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Abstract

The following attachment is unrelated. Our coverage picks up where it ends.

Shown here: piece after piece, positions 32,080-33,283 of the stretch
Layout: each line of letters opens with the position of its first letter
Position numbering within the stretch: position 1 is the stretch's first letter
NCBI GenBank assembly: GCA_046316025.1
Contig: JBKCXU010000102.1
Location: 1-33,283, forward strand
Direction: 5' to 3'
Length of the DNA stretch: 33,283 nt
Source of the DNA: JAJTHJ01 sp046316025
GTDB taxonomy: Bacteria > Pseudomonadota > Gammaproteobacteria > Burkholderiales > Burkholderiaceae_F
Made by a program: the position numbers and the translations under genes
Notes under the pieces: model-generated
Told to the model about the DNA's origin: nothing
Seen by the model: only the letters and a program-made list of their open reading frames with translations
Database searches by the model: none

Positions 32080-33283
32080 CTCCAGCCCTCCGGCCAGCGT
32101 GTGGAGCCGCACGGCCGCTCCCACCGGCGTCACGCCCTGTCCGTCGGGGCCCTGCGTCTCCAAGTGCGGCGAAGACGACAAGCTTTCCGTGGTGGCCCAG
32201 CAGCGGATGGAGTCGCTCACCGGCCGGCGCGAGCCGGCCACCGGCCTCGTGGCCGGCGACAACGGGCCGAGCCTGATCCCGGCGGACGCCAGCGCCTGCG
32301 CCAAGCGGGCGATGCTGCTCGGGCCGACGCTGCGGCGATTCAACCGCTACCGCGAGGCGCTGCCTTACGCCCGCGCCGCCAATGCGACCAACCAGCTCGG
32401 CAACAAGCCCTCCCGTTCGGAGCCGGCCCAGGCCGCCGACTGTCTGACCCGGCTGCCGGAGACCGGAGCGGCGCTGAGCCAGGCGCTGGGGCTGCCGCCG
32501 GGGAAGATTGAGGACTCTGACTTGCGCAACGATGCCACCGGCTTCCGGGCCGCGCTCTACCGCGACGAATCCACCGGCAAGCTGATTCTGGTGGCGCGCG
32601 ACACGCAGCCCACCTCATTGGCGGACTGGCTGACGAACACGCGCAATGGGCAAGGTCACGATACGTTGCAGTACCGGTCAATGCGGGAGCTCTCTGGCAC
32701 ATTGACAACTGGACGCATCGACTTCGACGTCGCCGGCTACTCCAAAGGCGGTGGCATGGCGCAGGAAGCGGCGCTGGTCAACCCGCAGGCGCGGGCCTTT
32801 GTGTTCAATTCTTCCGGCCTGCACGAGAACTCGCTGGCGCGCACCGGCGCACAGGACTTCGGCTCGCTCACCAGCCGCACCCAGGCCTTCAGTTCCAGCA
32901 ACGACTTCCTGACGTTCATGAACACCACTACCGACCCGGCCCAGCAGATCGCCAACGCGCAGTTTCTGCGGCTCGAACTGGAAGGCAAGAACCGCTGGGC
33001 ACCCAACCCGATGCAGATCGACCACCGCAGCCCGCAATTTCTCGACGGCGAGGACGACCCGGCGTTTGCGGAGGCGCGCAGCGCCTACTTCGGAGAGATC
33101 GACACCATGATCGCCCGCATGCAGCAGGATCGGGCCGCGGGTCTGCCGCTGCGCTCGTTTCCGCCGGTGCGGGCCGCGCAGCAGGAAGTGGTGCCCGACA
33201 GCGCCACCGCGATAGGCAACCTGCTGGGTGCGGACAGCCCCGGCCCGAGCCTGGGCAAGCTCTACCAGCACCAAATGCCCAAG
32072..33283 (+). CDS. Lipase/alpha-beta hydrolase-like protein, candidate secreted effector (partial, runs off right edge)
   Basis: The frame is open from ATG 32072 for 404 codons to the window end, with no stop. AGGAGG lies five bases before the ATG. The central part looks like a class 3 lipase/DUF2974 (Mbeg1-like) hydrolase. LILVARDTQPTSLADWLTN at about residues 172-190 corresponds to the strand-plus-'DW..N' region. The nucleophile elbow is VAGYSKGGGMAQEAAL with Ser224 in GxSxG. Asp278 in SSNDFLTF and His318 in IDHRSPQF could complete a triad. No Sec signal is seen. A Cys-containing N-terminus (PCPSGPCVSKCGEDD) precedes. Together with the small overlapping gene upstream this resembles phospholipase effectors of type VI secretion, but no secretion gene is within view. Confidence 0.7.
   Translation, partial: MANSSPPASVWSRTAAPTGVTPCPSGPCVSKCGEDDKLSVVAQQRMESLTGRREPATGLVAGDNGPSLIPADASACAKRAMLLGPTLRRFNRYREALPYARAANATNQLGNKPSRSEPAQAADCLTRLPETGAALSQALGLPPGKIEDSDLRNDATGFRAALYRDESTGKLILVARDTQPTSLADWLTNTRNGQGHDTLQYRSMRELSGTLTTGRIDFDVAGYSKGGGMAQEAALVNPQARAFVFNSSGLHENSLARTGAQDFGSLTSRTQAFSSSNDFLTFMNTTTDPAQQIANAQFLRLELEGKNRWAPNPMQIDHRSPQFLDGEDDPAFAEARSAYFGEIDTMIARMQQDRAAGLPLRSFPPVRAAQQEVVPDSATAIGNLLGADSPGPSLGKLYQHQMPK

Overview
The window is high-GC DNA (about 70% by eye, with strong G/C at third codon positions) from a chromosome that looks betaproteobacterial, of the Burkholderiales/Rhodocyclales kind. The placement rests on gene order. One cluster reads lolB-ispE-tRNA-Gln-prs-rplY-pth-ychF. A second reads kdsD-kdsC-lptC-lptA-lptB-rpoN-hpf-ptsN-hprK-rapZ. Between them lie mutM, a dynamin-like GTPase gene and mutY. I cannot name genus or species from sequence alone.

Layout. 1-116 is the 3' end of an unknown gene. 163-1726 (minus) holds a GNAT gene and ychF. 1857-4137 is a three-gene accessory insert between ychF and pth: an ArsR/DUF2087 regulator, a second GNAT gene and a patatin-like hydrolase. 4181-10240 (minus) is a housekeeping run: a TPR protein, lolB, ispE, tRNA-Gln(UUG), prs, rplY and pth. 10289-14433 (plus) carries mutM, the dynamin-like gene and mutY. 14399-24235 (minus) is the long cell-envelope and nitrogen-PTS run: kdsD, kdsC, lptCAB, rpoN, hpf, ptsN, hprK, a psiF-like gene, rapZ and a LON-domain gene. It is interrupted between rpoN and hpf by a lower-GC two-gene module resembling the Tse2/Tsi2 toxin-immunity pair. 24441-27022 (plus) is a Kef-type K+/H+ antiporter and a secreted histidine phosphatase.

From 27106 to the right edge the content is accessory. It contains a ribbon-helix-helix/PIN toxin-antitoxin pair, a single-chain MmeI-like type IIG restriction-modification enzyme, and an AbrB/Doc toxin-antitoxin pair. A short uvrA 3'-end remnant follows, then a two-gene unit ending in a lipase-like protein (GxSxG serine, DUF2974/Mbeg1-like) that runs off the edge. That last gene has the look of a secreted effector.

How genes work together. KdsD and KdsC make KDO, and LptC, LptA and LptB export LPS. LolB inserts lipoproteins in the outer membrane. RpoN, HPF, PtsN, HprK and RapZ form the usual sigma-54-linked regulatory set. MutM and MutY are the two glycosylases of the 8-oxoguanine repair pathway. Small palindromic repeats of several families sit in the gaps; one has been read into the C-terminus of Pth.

Reconstructing the Ottoman plague experience is vital to understanding the larger Afro-Eurasian disease zone during the Second Pandemic. This essay deals with two different aspects of this experience. On the one hand, it discusses the historical and historiographical problems that rendered this epidemiological experience mostly invisible to previous scholars of plague. On the other, it reconstructs the empire’s plague ecologies, with particular attention to plague’s persistence, focalization, and transmission. Further, it uses this epidemiological experience to offer new insights and complicate some commonly held assumptions about plague history and its relationship to plague science.